+ View logs of a user's commits (April 27, 2020, 9:17 a.m.)

git log --author="Mohsen"

+ See changes before pulling (March 15, 2020, 3:09 p.m.)

1- Fetch the changes from the remote: git fetch origin 2- Show commit logs of the changes: git log develop ..origin/develop 3- Show diffs of changes: git diff develop..origin/develop 4- Apply the changes by merge: git merge origin/develop Or just pull the changes: git pull

+ Clone a specific branch (Feb. 20, 2020, 8:55 p.m.)

git clone -b <branch> <remote_repo>

+ Server certificate verification failed. CAfile (Feb. 20, 2020, 5:46 p.m.)

git config --global http.sslverify "false"

+ git clean (Feb. 19, 2020, 12:53 p.m.)

Remove files from your working directory that are not tracked. If you change your mind, there is often no retrieving the content of those files. ----------------------------------------------------------------- A safer option is to run git stash --all to remove everything but save it in a stash. ----------------------------------------------------------------- git clean --dry-run git clean -d -n interactive mode git clean -x -i -----------------------------------------------------------------

+ .git/info/exclude vs .gitignore (Aug. 8, 2018, 10:06 a.m.)

gitignore is applied to every clone of the repo (it comes along as a versioned file), .git/info/exclude only applies to your local copy of the repository. ----------------------------------------------------------------------- The advantage of .gitignore is that it can be checked into the repository itself, unlike .git/info/exclude. Another advantage is that you can have multiple .gitignore files, one inside each directory/subdirectory for directory-specific ignore rules, unlike .git/info/exclude. So, .gitignore is available across all clones of the repository. Therefore, in large teams, all people are ignoring the same kind of files Example *.db, *.log. And you can have more specific ignore rules because of multiple .gitignore. .git/info/exclude is available for individual clones only, hence what one person ignores in his clone is not available in some other person's clone. For example, if someone uses Eclipse for development it may make sense for that developer to add a .build folder to .git/info/exclude because other devs may not be using Eclipse. In general, files/ignore rules that have to be universally ignored should go in .gitignore, and otherwise files that you want to ignore only on your local clone should go into .git/info/exclude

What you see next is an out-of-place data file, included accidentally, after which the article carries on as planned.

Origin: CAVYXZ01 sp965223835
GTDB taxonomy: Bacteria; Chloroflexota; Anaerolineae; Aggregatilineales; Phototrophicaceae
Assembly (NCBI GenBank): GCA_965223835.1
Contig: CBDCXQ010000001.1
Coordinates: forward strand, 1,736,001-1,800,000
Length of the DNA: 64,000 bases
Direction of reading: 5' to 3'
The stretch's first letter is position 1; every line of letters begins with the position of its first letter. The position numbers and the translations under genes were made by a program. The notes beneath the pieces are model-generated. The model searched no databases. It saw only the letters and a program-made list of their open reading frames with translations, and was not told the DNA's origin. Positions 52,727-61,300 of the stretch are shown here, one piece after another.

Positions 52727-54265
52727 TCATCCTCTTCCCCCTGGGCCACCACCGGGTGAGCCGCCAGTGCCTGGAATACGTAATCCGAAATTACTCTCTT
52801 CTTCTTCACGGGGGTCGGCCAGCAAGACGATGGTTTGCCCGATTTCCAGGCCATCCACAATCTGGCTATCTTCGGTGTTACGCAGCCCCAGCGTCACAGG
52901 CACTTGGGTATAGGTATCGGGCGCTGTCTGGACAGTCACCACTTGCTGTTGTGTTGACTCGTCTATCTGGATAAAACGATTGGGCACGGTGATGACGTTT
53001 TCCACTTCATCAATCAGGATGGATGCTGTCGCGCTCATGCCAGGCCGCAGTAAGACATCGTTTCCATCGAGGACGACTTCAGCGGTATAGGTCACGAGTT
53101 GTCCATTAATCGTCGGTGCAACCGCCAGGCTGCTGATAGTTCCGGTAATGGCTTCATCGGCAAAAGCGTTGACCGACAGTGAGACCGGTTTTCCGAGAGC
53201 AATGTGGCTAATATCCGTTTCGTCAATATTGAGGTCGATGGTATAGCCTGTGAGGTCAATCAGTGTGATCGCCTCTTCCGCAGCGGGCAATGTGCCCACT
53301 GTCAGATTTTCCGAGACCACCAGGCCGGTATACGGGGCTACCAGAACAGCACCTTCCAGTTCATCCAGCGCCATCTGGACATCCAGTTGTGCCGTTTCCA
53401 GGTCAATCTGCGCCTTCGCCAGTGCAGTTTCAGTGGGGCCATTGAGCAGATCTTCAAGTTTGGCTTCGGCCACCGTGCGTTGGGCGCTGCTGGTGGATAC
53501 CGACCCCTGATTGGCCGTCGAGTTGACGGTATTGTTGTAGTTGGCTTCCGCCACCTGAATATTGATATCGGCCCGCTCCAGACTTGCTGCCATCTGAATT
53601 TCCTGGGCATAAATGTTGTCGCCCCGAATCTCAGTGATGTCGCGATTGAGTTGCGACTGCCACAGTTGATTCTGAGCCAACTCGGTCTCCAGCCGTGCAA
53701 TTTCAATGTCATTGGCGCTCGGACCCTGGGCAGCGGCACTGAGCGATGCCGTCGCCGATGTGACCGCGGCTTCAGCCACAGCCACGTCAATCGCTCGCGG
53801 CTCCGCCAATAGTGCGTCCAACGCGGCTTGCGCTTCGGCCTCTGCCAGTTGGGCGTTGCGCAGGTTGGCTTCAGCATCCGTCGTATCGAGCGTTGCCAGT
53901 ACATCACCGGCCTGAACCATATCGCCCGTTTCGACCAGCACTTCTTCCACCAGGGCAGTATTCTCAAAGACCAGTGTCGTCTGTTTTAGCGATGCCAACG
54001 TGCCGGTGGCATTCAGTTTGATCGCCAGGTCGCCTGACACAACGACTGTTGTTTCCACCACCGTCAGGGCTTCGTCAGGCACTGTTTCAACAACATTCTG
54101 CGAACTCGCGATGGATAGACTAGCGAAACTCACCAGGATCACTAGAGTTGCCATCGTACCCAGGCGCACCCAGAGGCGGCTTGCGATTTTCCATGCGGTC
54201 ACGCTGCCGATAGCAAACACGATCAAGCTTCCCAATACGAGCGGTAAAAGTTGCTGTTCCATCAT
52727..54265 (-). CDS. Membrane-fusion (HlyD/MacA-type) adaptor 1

+ Change Remote Origin (Oct. 24, 2018, 1:56 p.m.)

git remote rm origin git remote add origin git config master.remote origin git config master.merge refs/heads/master

+ Force Push (Oct. 14, 2018, 1:43 p.m.)

git push https://git.... --force git push --force origin ..... git push https://git.... -f git push -f origin .....

+ Cancel a local git commit (Feb. 25, 2019, 2:34 p.m.)

Unstage all changes that have been added to the staging area: To undo the most recent add, but not committed, files/folders: git reset . --------------------------------------------------------- Undo most recent commit: git reset HEAD~1 ---------------------------------------------------------

+ Delete from reflog (Feb. 25, 2019, 2:34 p.m.)